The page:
I have a new favourite day of the week. It’s the day that I don’t use my computer.
To be fair, it’s only been two weeks now, but still. On my first day of No Computers I went for a long bike ride with friends, and then spent the evening reading and listening to the radio.
Last week I went for a long walk before eating my bodyweight in falafel and falling sound asleep. Tomorrow, I’m going to a day-long conference on the brain with my dad.
No wonder I look forward to these days!
But what’s No Computers got to do with it? Couldn’t I have a great day while still allowing access to those gleaming bits and bytes?
I suspect not, and my results over the last fortnight seem to concur. With my computer by my side, I find it hard to switch off – literally.
My humble Acer is a gateway poison: the one keystone habit that supports (what feels like) all the stress in my life.
Thanks to the wonders of the Internet, I am able to work at any time and from anywhere. Thanks to the wonders of late stage capitalism, it feels like I always should be.
Remove the keystone, however, and the arch comes tumbling down. Sorry, but I can’t log on, I can’t publish, I can’t reply to your email. I am not available.
It’s not like I’m bereft of technology on my No Computer days. I can use anything else from my panoply of devices:
- My smartphone for internet, email, messaging, music, radio, camera, podcasts, maps and yoga.
- My digital radio and MP3 player for auditory entertainment, and my speaker system for amplification.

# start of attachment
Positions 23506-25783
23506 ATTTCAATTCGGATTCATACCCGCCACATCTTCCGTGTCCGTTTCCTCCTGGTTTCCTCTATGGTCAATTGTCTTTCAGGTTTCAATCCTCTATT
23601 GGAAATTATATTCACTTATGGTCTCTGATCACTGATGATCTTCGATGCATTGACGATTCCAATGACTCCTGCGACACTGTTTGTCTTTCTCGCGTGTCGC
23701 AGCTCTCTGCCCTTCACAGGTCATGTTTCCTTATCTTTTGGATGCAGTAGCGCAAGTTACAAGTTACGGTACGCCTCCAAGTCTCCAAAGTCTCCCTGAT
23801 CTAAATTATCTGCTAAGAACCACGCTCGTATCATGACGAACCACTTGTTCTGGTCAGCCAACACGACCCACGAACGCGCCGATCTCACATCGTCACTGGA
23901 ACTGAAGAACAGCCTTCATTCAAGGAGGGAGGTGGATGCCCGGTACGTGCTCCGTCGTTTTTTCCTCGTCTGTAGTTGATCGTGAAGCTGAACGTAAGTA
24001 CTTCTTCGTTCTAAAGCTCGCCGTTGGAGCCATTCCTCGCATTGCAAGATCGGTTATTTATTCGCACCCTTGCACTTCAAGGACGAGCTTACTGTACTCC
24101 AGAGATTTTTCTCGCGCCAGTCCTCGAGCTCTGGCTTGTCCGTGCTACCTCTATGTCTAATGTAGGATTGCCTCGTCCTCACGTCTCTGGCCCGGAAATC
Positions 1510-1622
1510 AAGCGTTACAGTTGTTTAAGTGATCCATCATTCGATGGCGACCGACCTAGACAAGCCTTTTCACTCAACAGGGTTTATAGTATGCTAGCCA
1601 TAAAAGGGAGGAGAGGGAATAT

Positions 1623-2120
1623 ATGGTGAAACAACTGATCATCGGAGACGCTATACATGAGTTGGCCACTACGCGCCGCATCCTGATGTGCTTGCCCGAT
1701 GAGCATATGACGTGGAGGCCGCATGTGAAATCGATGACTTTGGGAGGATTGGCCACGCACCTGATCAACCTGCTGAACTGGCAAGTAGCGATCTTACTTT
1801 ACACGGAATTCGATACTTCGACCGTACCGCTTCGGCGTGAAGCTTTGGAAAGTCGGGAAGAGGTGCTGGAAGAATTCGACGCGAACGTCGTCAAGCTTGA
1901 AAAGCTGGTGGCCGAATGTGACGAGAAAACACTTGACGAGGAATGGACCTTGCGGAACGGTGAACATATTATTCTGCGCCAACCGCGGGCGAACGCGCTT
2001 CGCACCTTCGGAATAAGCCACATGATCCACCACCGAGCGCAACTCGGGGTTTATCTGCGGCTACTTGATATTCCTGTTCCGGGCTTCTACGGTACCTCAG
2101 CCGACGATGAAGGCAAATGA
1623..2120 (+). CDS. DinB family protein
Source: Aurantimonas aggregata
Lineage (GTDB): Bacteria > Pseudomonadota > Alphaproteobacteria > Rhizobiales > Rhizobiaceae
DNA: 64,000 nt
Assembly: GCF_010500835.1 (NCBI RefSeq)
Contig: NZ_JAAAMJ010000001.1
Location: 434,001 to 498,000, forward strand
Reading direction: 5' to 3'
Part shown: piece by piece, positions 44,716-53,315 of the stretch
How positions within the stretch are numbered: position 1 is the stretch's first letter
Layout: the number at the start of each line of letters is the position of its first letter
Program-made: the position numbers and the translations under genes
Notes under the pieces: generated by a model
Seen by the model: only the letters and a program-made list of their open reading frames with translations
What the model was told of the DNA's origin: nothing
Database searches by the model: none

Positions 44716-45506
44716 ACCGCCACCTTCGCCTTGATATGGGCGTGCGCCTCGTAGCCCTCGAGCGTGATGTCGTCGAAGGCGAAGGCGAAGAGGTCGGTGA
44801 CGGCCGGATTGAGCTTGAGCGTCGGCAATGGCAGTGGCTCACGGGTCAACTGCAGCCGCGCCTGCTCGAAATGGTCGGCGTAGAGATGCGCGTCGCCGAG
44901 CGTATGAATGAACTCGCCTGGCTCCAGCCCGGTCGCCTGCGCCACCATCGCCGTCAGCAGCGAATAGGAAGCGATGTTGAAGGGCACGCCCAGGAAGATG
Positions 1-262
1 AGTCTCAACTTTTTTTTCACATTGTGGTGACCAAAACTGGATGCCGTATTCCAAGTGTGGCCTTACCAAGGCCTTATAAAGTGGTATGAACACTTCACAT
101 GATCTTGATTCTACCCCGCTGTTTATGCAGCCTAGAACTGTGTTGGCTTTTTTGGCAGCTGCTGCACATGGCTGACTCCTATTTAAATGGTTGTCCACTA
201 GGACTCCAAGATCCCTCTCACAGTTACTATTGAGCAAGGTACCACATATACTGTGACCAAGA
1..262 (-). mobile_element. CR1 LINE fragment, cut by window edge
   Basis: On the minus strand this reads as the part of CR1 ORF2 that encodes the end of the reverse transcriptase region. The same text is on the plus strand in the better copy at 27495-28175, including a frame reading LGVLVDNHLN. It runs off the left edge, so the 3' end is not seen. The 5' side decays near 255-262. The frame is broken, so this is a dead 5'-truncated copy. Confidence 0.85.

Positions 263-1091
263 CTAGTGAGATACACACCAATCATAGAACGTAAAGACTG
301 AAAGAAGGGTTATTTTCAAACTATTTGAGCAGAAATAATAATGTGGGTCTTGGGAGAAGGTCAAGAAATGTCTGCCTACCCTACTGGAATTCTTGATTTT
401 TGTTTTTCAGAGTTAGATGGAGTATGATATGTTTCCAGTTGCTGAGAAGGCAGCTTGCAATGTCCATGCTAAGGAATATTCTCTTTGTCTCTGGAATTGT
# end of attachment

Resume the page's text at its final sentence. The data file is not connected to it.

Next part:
- My Neo typewriter for distraction-free writing.
- My GPS watch for tracking my runs.
- My stop watch timer for meditation, saunas and HIIT exercise.
- My clock, thermometer and hygrometer for tuning in.
As you can see, it’s not like I’m limited in what I could do. But the tool selection changes everything.
I really don’t like responding to email on my phone, except really short replies, and I don’t like browsing the web on my phone, except really simple, factual searches.
Without preventing me from addressing anything that’s really urgent, the tool selection gently pushes me into doing other things, like getting out of the house, listening to music, or reading a book.
I can still do the type of work that really nourishes me, like writing and thinking, but I can’t do work that’s draining, or straight-up unproductive.
No Computers has been such a relief that I’d like to expand it to two days a week. Older readers might remember these kind of regular breaks – they used to be called ‘weekends’.
I’d like to end by quoting from a long article I read this week that’s consonant with these ideas: How Millennials Became The Burnout Generation by Anne Helen Petersen.
We didn’t try to break the system, since that’s not how we’d been raised. We tried to win it.
I never thought the system was equitable. I knew it was winnable for only a small few. I just believed I could continue to optimize myself to become one of them.
Life has always been hard, but many millennials are unequipped to deal with the particular ways in which it’s become hard for us.